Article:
There are many things that our families pass down to us that we cherish, such as holiday traditions or a favorite recipe or heirloom. There are also health-related traits that our family history has a say in, including some of the more common eye diseases—including 3 that are the leading causes of blindness in the U.S for both children and adults.
In fact, genetic eye diseases are responsible for over 60% of cases of infant blindness. This includes congenital glaucoma, retinal degeneration, cataracts, and eye malformations. However, for most of us, our genetic predisposition for developing eye diseases doesn’t surface until later in life.
In adults, glaucoma, diabetic retinopathy, and macular degeneration are three of the leading causes of blindness, and each of these eye diseases has been linked to genetics in a majority of cases. Here’s what you should know about your family history and these 3 eye diseases:
Glaucoma is the second most common cause of vision loss and blindness in the U.S. Nearly 3 million Americans aged 40 and older have some degree of glaucoma, and it’s more common among adults over age 60. In most cases, glaucoma is the result of increased pressure in the eye which causes damage to the optic nerve.
While age is a top risk factor for developing glaucoma—particularly for older African-Americans, Hispanics, and Asians—family history is a major risk factor for glaucoma. Studies estimate that over 50% of glaucoma cases are related to family history, and researchers have identified several genes for glaucoma. In fact, someone with a sibling who has glaucoma is 10 times more likely to develop it than someone who doesn’t.
Diabetic retinopathy is the most common form of diabetic eye disease and a leading cause of blindness in working-age adults. This eye disease is associated with diabetes, a chronic disease that features elevated blood sugar levels. High blood sugar levels from diabetes cause damage to the blood vessels in the retina, which then leads to swelling, leaking, or scarring of the blood vessels.
Depending on the severity of the diabetic retinopathy, the damage to blood vessels impacts vision either temporarily or permanently,
The early stages of diabetic retinopathy present very few symptoms, if any at all. In fact, most people living with diabetes have some degree of diabetic retinopathy, although nearly 50% of them don’t know they have the disease. However, as the disease progresses, symptoms may include blurry vision, seeing floaters or dark spots, poor night vision, and loss of central vision or loss of peripheral vision.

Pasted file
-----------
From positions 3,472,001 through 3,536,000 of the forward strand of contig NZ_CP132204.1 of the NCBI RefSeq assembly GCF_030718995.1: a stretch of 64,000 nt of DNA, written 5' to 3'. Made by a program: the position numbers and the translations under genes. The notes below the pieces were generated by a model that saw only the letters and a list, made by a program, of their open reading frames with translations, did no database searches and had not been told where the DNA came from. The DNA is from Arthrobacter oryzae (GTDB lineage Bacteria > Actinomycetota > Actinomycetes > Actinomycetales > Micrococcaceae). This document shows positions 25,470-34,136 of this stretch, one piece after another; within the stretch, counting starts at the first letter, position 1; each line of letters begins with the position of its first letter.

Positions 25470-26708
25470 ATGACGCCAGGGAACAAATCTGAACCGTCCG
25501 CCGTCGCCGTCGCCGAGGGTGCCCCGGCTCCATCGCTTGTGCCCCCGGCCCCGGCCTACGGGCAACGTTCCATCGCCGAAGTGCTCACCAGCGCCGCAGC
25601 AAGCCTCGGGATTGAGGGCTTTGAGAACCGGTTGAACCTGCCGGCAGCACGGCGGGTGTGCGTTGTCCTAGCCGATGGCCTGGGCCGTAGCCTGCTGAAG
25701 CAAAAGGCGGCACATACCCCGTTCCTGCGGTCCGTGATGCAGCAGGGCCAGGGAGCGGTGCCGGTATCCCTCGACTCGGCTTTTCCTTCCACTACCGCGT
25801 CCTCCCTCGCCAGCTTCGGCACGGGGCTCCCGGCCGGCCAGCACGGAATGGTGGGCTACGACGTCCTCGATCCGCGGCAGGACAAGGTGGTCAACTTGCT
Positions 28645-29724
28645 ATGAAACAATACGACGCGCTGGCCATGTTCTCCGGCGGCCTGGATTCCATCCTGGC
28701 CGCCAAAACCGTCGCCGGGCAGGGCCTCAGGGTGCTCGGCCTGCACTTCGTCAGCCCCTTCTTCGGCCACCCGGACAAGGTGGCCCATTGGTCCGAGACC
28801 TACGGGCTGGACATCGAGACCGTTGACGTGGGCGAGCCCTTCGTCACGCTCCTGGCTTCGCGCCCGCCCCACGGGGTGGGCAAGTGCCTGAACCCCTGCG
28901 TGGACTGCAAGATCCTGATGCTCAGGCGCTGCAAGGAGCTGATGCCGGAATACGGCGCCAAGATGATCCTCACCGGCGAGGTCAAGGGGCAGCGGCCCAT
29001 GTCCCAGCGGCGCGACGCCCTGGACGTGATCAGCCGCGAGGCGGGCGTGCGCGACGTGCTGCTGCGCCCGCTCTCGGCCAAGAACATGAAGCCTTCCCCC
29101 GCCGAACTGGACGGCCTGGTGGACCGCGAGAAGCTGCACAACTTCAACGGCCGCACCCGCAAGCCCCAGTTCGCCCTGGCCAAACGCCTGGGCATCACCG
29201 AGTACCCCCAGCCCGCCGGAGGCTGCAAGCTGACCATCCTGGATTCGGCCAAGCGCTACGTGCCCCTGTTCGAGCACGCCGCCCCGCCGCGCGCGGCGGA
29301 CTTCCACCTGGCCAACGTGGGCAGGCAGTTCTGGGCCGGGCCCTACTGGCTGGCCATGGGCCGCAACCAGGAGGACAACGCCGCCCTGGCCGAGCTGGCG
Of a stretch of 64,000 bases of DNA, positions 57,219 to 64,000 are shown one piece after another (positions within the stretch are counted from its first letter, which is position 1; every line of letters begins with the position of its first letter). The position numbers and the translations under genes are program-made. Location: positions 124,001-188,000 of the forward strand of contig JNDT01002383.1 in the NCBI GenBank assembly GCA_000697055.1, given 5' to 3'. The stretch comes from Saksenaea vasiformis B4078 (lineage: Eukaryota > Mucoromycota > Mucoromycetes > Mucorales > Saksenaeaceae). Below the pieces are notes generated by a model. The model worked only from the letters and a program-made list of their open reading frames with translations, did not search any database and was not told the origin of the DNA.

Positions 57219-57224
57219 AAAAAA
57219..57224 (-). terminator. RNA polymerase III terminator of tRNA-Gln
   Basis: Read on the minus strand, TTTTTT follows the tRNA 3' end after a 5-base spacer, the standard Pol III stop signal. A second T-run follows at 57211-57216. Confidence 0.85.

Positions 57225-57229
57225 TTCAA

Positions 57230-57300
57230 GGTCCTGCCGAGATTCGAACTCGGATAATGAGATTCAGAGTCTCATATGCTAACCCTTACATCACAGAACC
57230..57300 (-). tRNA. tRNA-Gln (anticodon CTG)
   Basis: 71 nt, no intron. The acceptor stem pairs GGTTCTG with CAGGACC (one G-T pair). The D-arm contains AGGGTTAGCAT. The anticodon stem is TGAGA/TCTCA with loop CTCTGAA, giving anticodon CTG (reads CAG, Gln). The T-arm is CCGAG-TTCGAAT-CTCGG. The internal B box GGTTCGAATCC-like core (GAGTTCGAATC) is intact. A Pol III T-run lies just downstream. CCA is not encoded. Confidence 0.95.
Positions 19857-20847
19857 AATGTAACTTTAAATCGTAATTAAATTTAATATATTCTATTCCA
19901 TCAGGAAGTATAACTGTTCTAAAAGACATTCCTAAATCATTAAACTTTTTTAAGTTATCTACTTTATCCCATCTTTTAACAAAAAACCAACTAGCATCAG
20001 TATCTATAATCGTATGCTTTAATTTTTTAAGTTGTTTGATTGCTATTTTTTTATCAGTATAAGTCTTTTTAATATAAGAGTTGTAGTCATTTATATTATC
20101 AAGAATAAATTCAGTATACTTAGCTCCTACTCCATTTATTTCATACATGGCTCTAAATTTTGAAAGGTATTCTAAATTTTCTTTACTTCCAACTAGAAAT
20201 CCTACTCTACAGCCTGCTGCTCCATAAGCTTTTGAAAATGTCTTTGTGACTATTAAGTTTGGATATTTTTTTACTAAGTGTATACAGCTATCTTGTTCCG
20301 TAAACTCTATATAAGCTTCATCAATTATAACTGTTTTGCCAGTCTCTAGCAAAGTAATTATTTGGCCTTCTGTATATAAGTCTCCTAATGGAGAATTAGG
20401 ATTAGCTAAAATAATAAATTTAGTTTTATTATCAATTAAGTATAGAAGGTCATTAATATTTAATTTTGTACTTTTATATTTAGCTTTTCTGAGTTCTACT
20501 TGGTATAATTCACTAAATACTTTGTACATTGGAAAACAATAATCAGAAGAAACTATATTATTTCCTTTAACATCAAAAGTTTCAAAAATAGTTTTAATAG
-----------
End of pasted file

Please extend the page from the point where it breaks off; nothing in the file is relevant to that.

Macular degeneration is a chronic and progressive disease that gradually destroys your central vision due to deterioration of the macula, which is the small central portion of your retina. When the macula deteriorates, your central vision appears blurry, darkened, or distorted. This can make activities like reading, cooking, and driving not only difficult, but dangerous given the situation.
While macular degeneration is most commonly associated with aging, the disease also has a strong genetic link. If you have a family history of macular degeneration, you have a higher risk for developing it as well, especially if you’re over the age of 50. Other risk factors include having cardiovascular disease or high cholesterol, smoking, and being Caucasian.
Your Genetic Link To Eye Disease
While we can’t control our genetics, the bottom line is that you can be proactive when it comes to the health of your eyes. Know your family history for eye diseases as much as possible. Genetics is a complex field—your parents may have had perfect vision without any complications of eye diseases, but perhaps your grandparents had eye diseases and these dormant traits could be passed on to you.
The key to treating any eye disease—genetic or not—is early diagnosis and treatment. Your eye doctor can detect the onset of eye diseases such as glaucoma, diabetic retinopathy, macular degeneration, as well as cataracts and other conditions that affect your vision. Don’t wait until you start experiencing vision problems to have a comprehensive eye examination.
At Harden Valley Eyecare, we are passionate about helping you stay proactive about your eyesight and the overall health of your eyes. Our eye care professionals are dedicated to providing exceptional personal service to each and every person who walks through our door. Stop by our practice at 10904 Spring Bluff Way off Hardin Valley Road, call us at (865) 409-1253, or contact us to schedule your appointment.